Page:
What and When to Prepare for Selling Your Family Business

Posting by Joel C. Susco, CPA, Principal

If asked the question, most business owners would affirm that their ultimate motive in owning a business is to build it in such a way to allow them to leave a legacy for the future.  In addition, in an ideal world an owner would want to transfer it to another without any significant negative financial impact and with the possibility of retaining some control in the operations of the business.   Alternatively, new owners  would like to grow the business in such a manner to allow them to eventually recoup amounts that they have invested into the business and to grow the business in such a manner to increase their personal wealth.

HOW Will the Business Be Sold
Now, is it time to make the grand exit?  You have made the decision to sell your business, now what?   Often, owners of a business ready to retire are unaware of the many options available to them as an exit strategy.  Family-owned businesses especially frequently think that the only option available is to leave the business to another family member.  More thought needs to go into the decision making process.  The family owner’s motive will help to formulate what they should do.

Does the owner really want the business to stay within the family?  Or, does the owner want to sell the business to a long-standing loyal employee? Or, maybe there are no family members to carry on the business so a third party purchaser is the only option.  Perhaps the owner is quite charitable and would like to set up a trust to help transfer the business.
Unfortunately, many owners are not aware of the options available to them and thus may miss a golden opportunity associated with the right transfer at the right time.  However, no matter what the ultimate decision may be, there are some basic considerations owners should undertake to make any transition a smooth one.

Selling a Business is a Process

It is important that the seller know their options.  They must understand the process of transferring the business.  They must understand that it is a process and not just an event.   It will take time, and the transition may not transpire in the manner anticipated.  However, in this type of transaction, the seller tends to be more involved in the transaction, hoping that the transaction will work to allow the company to continue, thus allowing for that desired legacy to continue.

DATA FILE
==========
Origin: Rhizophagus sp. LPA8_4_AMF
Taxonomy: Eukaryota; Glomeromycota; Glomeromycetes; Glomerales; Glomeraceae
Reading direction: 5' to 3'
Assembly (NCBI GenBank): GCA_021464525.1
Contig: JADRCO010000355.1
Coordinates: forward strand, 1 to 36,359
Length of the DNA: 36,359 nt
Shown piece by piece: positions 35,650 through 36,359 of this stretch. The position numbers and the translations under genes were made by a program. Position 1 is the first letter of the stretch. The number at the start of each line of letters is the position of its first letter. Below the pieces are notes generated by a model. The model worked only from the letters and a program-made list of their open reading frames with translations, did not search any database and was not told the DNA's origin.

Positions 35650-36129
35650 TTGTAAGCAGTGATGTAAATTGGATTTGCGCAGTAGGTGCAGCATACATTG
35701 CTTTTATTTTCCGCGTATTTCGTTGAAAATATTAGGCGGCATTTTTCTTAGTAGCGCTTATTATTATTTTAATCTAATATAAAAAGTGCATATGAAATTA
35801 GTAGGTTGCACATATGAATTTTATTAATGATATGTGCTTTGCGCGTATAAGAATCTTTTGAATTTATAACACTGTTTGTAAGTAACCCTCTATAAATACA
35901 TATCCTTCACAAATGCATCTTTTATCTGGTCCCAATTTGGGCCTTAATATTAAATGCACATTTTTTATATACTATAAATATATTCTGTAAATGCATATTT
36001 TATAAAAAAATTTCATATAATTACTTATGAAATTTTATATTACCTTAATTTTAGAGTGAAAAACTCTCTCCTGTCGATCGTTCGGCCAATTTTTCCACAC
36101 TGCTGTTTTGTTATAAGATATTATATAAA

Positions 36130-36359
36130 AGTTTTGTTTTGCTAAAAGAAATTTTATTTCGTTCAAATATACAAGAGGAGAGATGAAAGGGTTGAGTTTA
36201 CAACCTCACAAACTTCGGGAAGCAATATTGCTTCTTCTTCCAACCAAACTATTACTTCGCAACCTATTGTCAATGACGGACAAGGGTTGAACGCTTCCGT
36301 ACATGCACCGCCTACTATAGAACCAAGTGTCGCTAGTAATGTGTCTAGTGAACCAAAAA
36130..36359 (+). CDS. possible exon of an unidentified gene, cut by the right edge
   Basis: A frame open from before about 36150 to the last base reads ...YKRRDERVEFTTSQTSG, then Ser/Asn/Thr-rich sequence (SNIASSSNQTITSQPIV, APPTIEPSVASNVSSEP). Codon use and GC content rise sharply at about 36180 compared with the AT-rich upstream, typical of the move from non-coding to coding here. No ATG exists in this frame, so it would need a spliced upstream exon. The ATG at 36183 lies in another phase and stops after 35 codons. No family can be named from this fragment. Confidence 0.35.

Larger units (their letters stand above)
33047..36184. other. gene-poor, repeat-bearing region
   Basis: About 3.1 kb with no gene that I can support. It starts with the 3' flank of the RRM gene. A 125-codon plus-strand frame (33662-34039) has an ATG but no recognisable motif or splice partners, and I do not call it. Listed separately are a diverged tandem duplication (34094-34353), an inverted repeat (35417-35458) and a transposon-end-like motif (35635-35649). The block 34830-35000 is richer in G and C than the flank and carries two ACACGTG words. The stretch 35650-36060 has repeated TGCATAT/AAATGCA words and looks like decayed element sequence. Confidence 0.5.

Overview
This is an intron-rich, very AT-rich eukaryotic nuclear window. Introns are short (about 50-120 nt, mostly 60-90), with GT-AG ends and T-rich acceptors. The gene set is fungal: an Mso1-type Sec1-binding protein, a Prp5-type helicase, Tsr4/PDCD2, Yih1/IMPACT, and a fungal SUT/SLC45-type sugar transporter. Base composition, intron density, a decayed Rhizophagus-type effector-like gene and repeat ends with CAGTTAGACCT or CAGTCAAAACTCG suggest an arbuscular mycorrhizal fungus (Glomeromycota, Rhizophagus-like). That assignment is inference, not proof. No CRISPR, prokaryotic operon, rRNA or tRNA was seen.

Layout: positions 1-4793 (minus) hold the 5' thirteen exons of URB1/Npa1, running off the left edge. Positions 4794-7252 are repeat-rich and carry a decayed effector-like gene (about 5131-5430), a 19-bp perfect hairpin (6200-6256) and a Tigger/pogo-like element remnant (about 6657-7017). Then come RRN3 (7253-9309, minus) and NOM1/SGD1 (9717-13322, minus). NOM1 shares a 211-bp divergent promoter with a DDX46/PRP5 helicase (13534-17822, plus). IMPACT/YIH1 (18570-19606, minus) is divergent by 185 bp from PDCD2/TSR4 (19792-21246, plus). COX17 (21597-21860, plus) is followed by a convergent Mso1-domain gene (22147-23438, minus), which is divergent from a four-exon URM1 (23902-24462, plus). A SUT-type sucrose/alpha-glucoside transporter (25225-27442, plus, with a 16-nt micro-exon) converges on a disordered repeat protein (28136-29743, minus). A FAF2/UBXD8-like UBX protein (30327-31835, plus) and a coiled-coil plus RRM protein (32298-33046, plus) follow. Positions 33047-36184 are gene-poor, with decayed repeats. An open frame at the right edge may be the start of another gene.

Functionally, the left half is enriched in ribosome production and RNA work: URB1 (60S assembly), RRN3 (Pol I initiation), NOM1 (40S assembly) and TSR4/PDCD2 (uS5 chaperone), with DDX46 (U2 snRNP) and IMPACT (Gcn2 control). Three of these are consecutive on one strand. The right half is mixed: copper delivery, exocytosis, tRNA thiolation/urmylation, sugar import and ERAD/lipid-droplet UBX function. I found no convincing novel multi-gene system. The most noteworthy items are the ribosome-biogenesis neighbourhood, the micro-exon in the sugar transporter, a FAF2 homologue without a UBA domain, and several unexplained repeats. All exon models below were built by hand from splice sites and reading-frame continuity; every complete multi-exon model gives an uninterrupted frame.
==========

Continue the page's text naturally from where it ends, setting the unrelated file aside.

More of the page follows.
The owner must be realistic to the fact that after a purchaser has been identified, that purchaser will begin their due diligence to review the books and records of the company.  The seller must be aware that the buyer will most likely unearth some potential roadblocks that may sidetrack the transaction.  The transaction will not be finalized until such time that the buyer and seller have resolved such matters; thus it is important for the seller to be prepared for such roadblocks.

WHAT to Prepare Before Selling the Business

Therefore, before any ink has been set to paper, the seller of a business should have considered certain aspects to help reduce any major roadblocks during the due diligence process.  Some items to consider are:

• Obtaining an independent valuation for your business, to make sure you know what your business is worth.

• Making sure that your business plan identifies strategies for the potential of changing market conditions.  Show the potential buyer that you have thought about fluctuations in the economy and the impacts to your business.

• Making sure all tax filings are up-to-date, by having a recent audit or review of your business performed by an independent CPA.

• Making sure all vendor contracts, licenses and permits, and asset ownerships are all up-to-date and current, to reduce any stumbling blocks during due diligence.

• Properly documenting all related party loan agreements.

• Considering the necessity of current employees for the continued existence of the entity, and any need to negotiate their continuance with the new company.

• Making sure all employment agreements, confidentiality agreements and internal control documents are up-to-date to help clarify business practices.

The time to prepare for a sale of your business is when you are not ready to sell.  Making sure the above are up-to-date will help reduce any roadblocks when that day finally arrives that you are ready to retire from the business.

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